Commentary: A Lobbying Law That's Ethically Backwards

President Clinton likes to introduce Charlene Barshefsky, his acting U.S. Trade Representative, as "our toughest trade negotiator." During her tenure as deputy USTR, Barshefsky won important market-opening concessions for U.S. business. Democrats and Republicans alike applaud her for her performance.

In fact, Barshefsky would be a shoo-in for Senate confirmation to succeed Mickey Kantor, who has replaced the late Ronald H. Brown as Commerce Secretary. Except for one thing: Her appointment may violate the new Lobbying Disclosure Act. Enacted last year, the law bars anyone who has ever "represented, aided, or advised a foreign entity" from the top trade post. Barshefsky worked for the Canadian Embassy during the 1980s. That's why she's "Acting" U.S. Trade Rep.

EASY SOLUTION. This is a conundrum with legs. Bob Dole's top trade adviser, Robert Lighthizer, would be a strong candidate for USTR should Dole win the White House. But under the "foreign agent" ban, which Dole sponsored, Lighthizer could be disqualified for the same reason: He lobbied for Jamaica and for Brazil's Ministry of Industry & Commerce in the 1980s.

Here's an easy solution: Repeal this misguided ethics restriction. Instead, Congress should bolster lobbying curbs where they're really needed--on trade officials after they leave government.

Economist Pat Choate--whose book Agents of Influence exposed the revolving-door game in the 1980s--sees a major flaw in the new ban. "It's not what lobbyists do prior to entering the government," notes Choate. "It's what they do after that counts." That's when they can profit from their official contacts. For officials who try to help ex-clients, stringent disclosure requirements are an effective deterrent.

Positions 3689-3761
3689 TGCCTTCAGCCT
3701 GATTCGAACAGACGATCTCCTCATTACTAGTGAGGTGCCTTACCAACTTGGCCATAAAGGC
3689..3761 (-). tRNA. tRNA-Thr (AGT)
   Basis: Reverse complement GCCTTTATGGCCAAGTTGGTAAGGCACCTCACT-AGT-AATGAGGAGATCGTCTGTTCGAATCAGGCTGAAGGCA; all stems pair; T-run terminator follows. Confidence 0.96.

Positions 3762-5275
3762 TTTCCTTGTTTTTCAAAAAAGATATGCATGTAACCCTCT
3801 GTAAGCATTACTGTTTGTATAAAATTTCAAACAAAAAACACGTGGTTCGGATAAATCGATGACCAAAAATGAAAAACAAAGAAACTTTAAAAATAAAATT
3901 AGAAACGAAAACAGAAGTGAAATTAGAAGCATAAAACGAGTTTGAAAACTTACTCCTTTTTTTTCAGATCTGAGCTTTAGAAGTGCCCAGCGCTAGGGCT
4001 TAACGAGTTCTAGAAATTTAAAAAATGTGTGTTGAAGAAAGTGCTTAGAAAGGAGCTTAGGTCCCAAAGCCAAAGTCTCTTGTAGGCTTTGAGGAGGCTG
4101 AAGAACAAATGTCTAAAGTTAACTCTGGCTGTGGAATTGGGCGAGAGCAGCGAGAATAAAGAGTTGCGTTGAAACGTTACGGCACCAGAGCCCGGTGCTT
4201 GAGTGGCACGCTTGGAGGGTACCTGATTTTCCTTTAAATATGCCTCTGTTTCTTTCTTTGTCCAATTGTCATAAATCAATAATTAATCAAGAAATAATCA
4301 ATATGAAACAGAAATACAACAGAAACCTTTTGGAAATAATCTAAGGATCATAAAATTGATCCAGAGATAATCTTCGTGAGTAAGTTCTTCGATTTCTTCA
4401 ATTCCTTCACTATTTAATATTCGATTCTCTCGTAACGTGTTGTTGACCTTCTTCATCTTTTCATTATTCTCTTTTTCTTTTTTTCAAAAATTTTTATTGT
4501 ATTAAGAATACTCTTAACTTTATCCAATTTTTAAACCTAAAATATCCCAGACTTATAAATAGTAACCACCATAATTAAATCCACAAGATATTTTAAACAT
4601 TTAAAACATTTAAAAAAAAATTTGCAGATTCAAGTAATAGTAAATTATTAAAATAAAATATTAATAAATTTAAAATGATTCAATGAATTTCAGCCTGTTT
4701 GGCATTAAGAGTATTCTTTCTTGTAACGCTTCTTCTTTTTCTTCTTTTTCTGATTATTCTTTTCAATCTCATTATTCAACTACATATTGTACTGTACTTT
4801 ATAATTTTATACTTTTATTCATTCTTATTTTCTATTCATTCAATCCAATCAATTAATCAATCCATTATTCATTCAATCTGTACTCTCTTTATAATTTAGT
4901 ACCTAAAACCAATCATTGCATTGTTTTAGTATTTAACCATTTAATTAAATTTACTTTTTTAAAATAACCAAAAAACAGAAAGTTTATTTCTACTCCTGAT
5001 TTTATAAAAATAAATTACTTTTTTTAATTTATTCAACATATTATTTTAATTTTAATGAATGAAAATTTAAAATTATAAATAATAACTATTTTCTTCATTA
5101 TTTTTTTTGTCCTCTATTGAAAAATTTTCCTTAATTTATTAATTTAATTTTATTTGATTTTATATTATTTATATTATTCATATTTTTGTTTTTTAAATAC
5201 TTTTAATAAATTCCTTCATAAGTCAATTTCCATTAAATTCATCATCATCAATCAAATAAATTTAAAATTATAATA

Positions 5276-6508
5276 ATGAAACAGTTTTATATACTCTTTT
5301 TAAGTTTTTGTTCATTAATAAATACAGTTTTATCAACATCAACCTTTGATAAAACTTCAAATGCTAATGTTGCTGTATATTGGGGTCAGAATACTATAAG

SECURITY. Joseph Massey, a former Deputy USTR currently teaching at Dartmouth's Tuck School, says that a U.S. trade negotiator actually benefits from having prior experience representing foreign clients. "Why needlessly restrict your talent pool for government service?" Massey asks.

Putting tighter restrictions on work after government service, though, would be highly effective. For years, trade lawyers have traipsed through U.S. government jobs, learning negotiating strategy and then signing on to help foreign interests. "Why are we letting ex-officials sell access to foreign governments now that trade has become a national security issue?" asks Greg Mastel of the Economic Strategy Institute. In Japan and Germany, it's virtually unheard of.

The bottom line: All top trade officials--not just the Trade Rep--should be banned from representing foreign governments after leaving their jobs. But let's not bar good candidates because of their prior posts. That's putting the cart before the horse.

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